Scand J Work Environ Health 1989;15(4):245-264    pdf


Cardiovascular diseases and the work environment. A critical review of the epidemiologic literature on chemical factors.

by Kristensen TS

This is the second of two articles reviewing the epidemiologic research on cardiovascular diseases (CVD) and the work environment. It deals with chemical factors, i.e., lead, cadmium, cobalt, arsenic, carbon monoxide, passive smoking, organic solvents, carbon disulfide, nitroglycerin, nitroglycol, and others. The epidemiologic literature relating to each is assessed on the basis of a number of methodological criteria, and the need for future research, the methodology of literature reviews, and preventive implications and perspectives are discussed. It is concluded that the causal relationship between two of the chemicals, carbon disulfide and nitroglycerin/nitroglycol, and CVD is very well documented. For lead and passive smoking a causal relation to CVD is likely. More research is needed concerning cobalt, arsenic, antimony, and other chemical compounds. Exposure to carbon monoxide increases the acute risk of CVD but has probably no lasting atherosclerotic effect. Cadmium and organic solvents are probably not causally related to CVD.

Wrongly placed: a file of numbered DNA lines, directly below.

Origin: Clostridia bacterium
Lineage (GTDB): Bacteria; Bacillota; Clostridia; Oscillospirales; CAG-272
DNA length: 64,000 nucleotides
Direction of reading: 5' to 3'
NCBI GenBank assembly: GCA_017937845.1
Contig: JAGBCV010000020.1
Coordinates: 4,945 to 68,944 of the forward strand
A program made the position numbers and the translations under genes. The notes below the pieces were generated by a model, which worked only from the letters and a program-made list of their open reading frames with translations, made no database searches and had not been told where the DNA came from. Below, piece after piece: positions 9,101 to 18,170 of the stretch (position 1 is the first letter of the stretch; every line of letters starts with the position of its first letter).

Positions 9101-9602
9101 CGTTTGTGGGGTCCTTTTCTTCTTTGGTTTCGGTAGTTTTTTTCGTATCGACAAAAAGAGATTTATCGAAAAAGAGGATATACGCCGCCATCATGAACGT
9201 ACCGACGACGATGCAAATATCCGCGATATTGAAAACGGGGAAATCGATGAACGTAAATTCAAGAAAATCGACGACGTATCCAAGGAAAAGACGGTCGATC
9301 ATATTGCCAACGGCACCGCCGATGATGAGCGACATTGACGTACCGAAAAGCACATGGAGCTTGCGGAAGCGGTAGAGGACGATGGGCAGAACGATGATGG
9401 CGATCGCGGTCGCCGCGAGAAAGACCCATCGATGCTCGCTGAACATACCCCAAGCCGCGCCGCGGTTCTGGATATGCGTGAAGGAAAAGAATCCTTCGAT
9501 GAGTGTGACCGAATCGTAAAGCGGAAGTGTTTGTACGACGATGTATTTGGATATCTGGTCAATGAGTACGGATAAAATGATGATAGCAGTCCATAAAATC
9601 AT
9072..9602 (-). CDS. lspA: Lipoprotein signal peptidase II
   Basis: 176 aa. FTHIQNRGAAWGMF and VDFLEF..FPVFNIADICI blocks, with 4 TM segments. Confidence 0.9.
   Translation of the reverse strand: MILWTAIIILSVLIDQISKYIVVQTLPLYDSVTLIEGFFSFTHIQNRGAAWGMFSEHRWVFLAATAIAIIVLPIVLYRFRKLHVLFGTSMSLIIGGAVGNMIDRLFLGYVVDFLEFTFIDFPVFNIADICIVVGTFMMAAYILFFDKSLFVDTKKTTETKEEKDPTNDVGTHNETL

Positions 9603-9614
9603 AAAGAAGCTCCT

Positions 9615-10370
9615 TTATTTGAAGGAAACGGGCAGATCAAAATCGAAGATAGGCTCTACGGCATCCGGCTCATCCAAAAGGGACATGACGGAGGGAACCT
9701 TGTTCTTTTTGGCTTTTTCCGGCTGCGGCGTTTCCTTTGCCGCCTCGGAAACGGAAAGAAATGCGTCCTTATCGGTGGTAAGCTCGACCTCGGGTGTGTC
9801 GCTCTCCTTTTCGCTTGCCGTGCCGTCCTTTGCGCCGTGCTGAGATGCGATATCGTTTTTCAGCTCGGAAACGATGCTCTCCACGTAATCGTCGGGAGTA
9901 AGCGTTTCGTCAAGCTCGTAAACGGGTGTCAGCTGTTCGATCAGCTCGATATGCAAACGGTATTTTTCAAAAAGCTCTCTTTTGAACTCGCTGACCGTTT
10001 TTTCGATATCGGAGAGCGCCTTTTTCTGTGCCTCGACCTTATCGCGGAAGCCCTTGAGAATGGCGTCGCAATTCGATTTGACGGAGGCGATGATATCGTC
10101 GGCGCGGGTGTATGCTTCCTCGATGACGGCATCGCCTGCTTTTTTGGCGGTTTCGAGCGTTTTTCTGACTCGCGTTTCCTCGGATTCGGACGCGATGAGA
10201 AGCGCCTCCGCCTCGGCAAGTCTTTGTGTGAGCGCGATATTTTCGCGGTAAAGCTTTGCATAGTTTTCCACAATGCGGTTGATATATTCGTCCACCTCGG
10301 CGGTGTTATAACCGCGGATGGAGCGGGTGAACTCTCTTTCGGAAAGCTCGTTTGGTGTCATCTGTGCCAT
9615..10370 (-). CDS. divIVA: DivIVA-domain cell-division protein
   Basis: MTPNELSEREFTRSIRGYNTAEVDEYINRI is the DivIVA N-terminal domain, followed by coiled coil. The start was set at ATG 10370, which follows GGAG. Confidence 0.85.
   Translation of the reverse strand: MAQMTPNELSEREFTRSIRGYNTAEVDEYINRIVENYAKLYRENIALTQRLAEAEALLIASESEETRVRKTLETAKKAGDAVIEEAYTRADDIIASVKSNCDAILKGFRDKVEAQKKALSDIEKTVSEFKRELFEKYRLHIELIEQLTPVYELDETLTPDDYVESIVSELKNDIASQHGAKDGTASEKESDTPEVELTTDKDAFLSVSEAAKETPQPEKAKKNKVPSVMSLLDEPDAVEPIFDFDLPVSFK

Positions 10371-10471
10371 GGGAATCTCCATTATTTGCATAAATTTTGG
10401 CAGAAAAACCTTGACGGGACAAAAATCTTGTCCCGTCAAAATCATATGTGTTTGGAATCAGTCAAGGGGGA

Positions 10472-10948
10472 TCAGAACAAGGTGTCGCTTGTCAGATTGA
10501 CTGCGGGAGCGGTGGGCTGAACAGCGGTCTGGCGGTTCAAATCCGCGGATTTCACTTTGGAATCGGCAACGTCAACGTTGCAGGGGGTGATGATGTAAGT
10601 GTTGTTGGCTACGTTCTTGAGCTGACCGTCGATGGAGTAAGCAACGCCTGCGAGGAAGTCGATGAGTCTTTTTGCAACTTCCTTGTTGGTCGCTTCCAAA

The following article refers to this text: 1990;16(2):147-148